Managing the Modern WAN

December 13, 2018 at 8:00 AM

 

Today’s enterprise networks are utilizing more and more platforms and services, including cloud and multi-cloud computing. With all of these additions, there is an increasing amount of ground to cover and more challenges to face for today’s wide area networks (WANs). Here are a few tips to managing the modern WAN.

 

The cloud computing services that are becoming increasingly popular are not always easy to navigate. Each cloud operates in its own way and has its own intricacies, so educating yourself on the ins and outs is imperative to being able to successfully managing a modern WAN. When in doubt, jump in feet first. Sometimes the best way to learn how to manage a network in a multi-cloud environment is to just do it. Setting up a lab for research allows technicians to experiment and gather firsthand knowledge, and it’s usually not an expensive investment.

 

When it comes to actually implementing all of the new technology coming to market, integration can get tricky. Making sure that the legacy local area networks (LANs) and the new WAN platforms all work cohesively is a challenge. Fortunately, new products that enable software-defined WAN are also being developed and can be very useful in easing integration difficulties, especially for large networks. In a perfect world, all parts of a WAN would have end-to-end connectivity for seamless integration. Unfortunately, that is not always the case. Thus, network administrators need to be able to adapt and be well-versed in alternative connection options such as load balancers, overlay networks and WAN accelerators. With a little savvy, you can achieve the performance goals of your WAN network while also staying within budget parameters.

 

Just like all other aspects of the world of technology, the parts that make up the modern day WAN are also changing. By staying current and educating yourself about new technology, and keeping a few tricks up your sleeve, you can integrate those changes and keep your network up to date.

 

Evolution of the Data Center

August 2, 2018 at 8:00 AM

 

Just as computers, phones and everything else in our world has made advancements over the years, so have data centers. Data centers play a critical role in networking and have evolved to allow businesses better access to their data with improved usability while being easier to manage. Traditionally, data centers were only as good as the physical space they took up, they were restricted by server space and having enough room for hardware to be stored. With today’s technological advancements, they are less space-centric, and more focused on the cloud, speed and flexibility. Here, we’ll take a look at the evolution of the data center, from inception to the realm of future possibilities.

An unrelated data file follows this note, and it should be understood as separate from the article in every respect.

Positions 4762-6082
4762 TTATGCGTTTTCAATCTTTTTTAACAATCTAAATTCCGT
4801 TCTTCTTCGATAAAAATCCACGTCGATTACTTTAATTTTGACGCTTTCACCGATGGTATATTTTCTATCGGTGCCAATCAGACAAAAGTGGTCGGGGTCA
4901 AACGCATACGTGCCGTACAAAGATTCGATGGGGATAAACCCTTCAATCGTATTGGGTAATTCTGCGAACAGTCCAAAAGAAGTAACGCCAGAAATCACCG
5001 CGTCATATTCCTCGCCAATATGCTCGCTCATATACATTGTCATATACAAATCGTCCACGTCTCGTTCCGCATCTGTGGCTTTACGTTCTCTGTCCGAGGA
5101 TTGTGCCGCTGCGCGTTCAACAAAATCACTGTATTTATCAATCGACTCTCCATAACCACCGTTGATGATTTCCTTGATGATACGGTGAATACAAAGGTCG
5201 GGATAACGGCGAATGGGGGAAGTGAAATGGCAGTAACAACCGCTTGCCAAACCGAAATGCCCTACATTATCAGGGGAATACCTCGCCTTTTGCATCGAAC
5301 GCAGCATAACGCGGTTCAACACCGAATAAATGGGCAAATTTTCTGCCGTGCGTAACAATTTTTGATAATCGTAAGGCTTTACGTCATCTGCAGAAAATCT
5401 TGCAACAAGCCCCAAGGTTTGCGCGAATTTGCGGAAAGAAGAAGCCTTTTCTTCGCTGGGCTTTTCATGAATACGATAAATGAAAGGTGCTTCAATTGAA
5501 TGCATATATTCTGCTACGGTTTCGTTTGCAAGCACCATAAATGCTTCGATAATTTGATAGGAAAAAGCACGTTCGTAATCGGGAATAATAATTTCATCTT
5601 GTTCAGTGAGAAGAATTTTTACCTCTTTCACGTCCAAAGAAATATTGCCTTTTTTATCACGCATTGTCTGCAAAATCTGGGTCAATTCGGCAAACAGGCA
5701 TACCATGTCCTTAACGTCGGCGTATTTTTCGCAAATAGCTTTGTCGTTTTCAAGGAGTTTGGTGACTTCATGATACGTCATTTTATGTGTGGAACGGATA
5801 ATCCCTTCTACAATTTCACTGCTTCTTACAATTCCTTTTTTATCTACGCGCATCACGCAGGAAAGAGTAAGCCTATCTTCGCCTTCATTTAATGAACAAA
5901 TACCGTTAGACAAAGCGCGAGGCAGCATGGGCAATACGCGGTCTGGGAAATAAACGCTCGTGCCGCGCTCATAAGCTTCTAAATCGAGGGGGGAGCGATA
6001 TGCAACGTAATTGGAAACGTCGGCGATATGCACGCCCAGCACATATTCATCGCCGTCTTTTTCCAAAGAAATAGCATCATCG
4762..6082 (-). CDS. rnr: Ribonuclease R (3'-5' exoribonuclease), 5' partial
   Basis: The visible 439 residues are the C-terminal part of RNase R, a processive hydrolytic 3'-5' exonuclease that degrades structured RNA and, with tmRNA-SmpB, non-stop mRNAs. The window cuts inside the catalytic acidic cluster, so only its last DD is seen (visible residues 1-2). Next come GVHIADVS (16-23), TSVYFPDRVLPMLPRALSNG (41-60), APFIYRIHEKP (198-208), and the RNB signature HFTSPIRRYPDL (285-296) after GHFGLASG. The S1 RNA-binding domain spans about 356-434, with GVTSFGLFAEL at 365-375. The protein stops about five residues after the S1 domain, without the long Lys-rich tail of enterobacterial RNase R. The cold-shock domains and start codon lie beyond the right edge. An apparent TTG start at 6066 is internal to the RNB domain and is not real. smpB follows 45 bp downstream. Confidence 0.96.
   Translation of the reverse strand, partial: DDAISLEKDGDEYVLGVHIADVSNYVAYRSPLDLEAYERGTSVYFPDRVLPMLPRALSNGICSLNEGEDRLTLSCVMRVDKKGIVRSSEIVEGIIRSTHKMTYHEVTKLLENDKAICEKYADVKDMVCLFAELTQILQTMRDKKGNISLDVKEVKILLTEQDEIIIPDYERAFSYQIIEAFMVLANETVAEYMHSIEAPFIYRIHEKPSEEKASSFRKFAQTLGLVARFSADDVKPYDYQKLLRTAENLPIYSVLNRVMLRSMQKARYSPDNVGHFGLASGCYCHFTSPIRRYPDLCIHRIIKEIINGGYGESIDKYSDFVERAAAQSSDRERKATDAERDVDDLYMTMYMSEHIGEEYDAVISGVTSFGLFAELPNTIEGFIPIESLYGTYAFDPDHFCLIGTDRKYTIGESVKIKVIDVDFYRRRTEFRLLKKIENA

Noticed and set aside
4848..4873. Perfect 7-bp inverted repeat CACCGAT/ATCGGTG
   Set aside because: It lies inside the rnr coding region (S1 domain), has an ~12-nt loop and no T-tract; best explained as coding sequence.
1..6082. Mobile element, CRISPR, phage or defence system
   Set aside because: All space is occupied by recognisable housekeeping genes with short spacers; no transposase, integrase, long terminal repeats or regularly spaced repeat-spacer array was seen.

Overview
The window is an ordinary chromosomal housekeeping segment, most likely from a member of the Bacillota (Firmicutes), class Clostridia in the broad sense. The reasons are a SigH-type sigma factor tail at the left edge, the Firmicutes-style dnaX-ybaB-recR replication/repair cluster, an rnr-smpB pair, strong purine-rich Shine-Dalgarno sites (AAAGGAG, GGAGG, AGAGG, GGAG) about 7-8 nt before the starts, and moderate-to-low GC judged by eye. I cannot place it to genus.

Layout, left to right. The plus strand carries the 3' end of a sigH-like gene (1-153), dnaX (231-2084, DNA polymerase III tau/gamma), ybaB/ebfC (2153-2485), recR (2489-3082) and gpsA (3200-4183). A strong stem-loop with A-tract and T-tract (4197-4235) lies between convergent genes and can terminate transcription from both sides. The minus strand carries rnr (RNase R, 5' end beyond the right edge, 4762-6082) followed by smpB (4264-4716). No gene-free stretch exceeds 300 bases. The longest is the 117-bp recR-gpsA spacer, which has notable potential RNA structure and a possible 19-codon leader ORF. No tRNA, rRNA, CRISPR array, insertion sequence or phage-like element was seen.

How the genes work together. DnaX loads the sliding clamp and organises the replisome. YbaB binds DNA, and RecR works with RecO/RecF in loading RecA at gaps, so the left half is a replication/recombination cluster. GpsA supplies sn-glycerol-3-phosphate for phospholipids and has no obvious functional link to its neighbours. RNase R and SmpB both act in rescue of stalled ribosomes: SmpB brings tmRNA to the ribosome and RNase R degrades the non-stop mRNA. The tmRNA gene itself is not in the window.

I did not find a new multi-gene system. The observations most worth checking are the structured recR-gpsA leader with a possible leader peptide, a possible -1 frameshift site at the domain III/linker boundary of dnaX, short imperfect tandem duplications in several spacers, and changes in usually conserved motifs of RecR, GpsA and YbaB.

The Early Days

 

The earliest data centers were large rooms filled with computers that were difficult to operate and maintain. These primordial behemoths needed a special environment to keep the equipment running properly – equipment that was connected by a maze of cables and was stacked on racks, cable trays and raised floors. Early data centers also used a large amount of power and generated a lot of heat, so they had to be cooled to keep from overheating. In 1964, the first supercomputer, the ancestor to today’s data centers, was built by Control Data Corporation. It was the fastest computer of its time with peak performance of 3 MFlops, sold for $8 million and continued operating until 1977.

 

1970s

 

The 1970s brought the invention of the Intel 4004 processor which allowed for computers to be smaller. And in the 1973, the first desktop was introduced, the Xerox Alto. Although it was never sold commercially, it was the first step toward eliminating the mainframe. The first LAN was brought to life in 1977 in the form of ARCNET, which allowed computers to connect to one another with coax cables that linked to a shared floppy data storage system.

 

1980s

 

The personal computer (PC) was born in 1982, with the introduction of the IBM model 5150. This new, smaller computer was a far cry from the expensive and expansive mainframes that were hard to cool. PCs allowed organizations to use desktop computers throughout their companies much more efficiently, leading to a boom in the microcomputer industry. Plus, in 1985, Ethernet LAN technology was standardized, largely taking the place of ARCNET. 

  

1990s

  

The 1990s started with microcomputers working as servers and filling old mainframe storage rooms. These servers were accumulated by companies and managed on premise, they were knows as data centers. The mid-90s saw the introduction of the Internet, and with it came a demand for faster internet connections, increased online presence and network connectivity as a business requirement. To meet increased demands, new, larger scale, enterprise server rooms were built with data centers that contained hundreds or thousands of servers working around-the clock.  In the late 1990s, virtualization technology originally introduced in the 80s was revisited with a new purpose in the form of a virtual workstation, which was comparable to a virtual PC. Enterprise applications also became available for the first time through an online website.

 

2000s 

 

By the early 2000s, PCs and data centers has grown exponentially. New technology was quickly emerging to allow data to be transmitted easier and faster. The first cloud-based services were launched by Amazon Web services, which included storage, web services and computation. There was also a growing realization of the power required to run all of these data centers, so new innovations were being introduced to help data centers be more energy efficient. In 2007, the modular data center was launched. One of the most popular was from Sun Microsystems, which has 280 servers in a 20-foot shipping container that could be sent anywhere in the world. This offered a more cost effective way for corporate computing, but also refocused the industry on virtualization and ways to consolidate servers.

 

2010s